The new radar is designed to boost range by more than 50 percent compared with the Rafale's current passive array radar, offering compatibility with the Meteor beyond-visual-range missile. The equipment also is intended to improve reliability; deliver high-resolution synthetic-aperture imagery in the air-to-ground mode; and be more resistant to jamming.

The sensor is due to be fitted on the Rafale in 2011 for delivery to the French Air Force early in 2012, Thales said.

France hopes to sell the Rafale to Brazil, Libya, Switzerland and the United Arab Emirates.

http://defensenews.com/story.php?i=4052320&c=EUR&s=AIR

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Re: MRCA News and Discussion

Postby skher » 23 Apr 2009 16:57

http://www.indianexpress.com/news/rafal ... ce/450268/

Manu Pubby
Posted: Thursday , Apr 23, 2009 at 0244 hrs IST
New Delhi:

Days after Dassault’s Rafale fighter was knocked off the $10-billion contract for providing combat aircraft for the Indian Air Force, French Ambassador Jérôme Bonnafont met senior Defence Ministry officials to enquire about the status of the deal.

It is learnt that the Ambassador met Defence Secretary Vijay Singh on Tuesday and talked about the Medium Multi-Role Combat Aircraft (MMRCA) deal among other things. Sources said Bonnafont inquired about ‘media reports’ that talked about the oust of the French fighter from the mega deal.

The Ambassador is believed to have been informed that the selection process for the contract was still on and it would take a few weeks before proceeding to the next stage.

However, sources in the ministry maintain that the French fighter would not make it to the next stage as it has not met the technical requirements set in the tender that was floated in 2007.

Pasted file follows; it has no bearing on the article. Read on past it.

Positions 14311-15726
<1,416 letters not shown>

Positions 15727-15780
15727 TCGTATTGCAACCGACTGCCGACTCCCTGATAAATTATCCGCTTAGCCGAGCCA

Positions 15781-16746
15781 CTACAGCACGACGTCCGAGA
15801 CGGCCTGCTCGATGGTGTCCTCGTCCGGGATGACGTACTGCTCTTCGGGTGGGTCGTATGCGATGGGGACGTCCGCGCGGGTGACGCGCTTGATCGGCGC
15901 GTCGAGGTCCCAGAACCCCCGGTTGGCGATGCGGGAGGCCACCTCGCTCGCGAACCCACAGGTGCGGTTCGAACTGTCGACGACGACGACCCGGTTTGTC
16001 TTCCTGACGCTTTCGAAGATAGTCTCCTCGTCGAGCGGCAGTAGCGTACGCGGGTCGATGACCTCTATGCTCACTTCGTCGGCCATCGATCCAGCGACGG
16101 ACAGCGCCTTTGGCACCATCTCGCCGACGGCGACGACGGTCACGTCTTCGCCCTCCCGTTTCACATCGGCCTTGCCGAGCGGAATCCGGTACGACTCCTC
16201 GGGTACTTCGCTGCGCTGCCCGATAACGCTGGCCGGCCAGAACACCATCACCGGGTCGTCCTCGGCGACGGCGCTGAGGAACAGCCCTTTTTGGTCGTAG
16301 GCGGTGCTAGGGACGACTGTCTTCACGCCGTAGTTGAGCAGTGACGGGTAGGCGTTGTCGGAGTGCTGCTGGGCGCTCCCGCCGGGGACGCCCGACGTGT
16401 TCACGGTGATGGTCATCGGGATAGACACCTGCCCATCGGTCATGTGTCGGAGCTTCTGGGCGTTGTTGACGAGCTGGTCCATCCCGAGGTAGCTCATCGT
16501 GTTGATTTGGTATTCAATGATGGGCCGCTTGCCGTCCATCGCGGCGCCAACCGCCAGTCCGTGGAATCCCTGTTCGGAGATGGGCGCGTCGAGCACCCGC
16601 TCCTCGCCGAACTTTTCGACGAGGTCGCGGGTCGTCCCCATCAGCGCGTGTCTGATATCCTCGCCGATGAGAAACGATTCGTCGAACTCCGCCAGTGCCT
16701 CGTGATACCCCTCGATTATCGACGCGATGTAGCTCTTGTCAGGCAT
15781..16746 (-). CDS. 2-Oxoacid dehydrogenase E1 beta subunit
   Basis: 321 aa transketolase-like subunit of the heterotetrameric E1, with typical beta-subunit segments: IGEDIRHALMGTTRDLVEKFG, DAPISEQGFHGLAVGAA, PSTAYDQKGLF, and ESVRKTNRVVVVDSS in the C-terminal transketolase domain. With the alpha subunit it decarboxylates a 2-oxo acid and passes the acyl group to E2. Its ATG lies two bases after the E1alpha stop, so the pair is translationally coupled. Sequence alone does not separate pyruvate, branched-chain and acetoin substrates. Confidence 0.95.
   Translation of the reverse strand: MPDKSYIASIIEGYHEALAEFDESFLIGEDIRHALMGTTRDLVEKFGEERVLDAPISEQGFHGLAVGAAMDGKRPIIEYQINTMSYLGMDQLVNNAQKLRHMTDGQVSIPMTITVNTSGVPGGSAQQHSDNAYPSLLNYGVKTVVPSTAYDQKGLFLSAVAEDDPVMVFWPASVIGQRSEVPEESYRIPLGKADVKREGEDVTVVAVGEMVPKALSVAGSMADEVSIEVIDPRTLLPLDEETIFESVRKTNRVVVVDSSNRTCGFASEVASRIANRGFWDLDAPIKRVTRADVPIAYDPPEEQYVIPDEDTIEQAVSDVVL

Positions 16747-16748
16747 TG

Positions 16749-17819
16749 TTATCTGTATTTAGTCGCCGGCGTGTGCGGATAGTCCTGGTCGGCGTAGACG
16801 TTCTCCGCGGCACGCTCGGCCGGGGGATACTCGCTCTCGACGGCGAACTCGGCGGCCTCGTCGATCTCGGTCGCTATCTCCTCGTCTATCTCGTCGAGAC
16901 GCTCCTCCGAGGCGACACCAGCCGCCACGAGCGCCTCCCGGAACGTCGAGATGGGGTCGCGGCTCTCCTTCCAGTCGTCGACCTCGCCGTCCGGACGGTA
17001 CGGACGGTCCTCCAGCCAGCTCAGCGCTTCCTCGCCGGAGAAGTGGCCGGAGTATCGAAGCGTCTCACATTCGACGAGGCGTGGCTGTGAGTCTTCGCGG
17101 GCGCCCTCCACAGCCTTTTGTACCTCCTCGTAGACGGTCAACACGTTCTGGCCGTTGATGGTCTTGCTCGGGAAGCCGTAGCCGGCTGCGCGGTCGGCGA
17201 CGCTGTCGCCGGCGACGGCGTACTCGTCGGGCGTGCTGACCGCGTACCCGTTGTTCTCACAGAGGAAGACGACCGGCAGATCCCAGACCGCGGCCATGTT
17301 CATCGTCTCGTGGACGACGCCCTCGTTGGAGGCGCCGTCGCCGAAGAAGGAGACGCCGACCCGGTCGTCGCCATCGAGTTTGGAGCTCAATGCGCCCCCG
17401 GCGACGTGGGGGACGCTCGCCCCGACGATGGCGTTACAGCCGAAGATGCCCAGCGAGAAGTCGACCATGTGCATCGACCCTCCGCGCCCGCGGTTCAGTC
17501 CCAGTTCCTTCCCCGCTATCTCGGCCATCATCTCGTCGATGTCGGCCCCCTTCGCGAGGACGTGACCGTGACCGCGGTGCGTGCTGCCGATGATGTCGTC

The tedious process for purchasing the 126 fighters to boost dipping force levels of the Indian Air Force (IAF) will now proceed to the next stage of flight trials where the aircraft will be tested in difficult weather conditions. Trials are expected to take place in Bangalore, Jaisalmer and Leh.

The summer trials are set to start within three months and the remaining five contenders will be sent letters to bring in their aircraft for evaluation shortly.

The IAF is keen to conclude the contract as fast as possible given that its fighter levels had come down to an all time low of 32 squadrons against an official level of 39.5 and a ‘desired’ level of 42 squadrons. The most optimistic predictions too suggest the final signing of the contract not before 2011, which would mean that the first fighters would land in India by 2013.


Not again...DDM at work.Dunno which development is true.Is it out or NOT out?

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Re: MRCA News and Discussion

Postby krishnan » 23 Apr 2009 17:36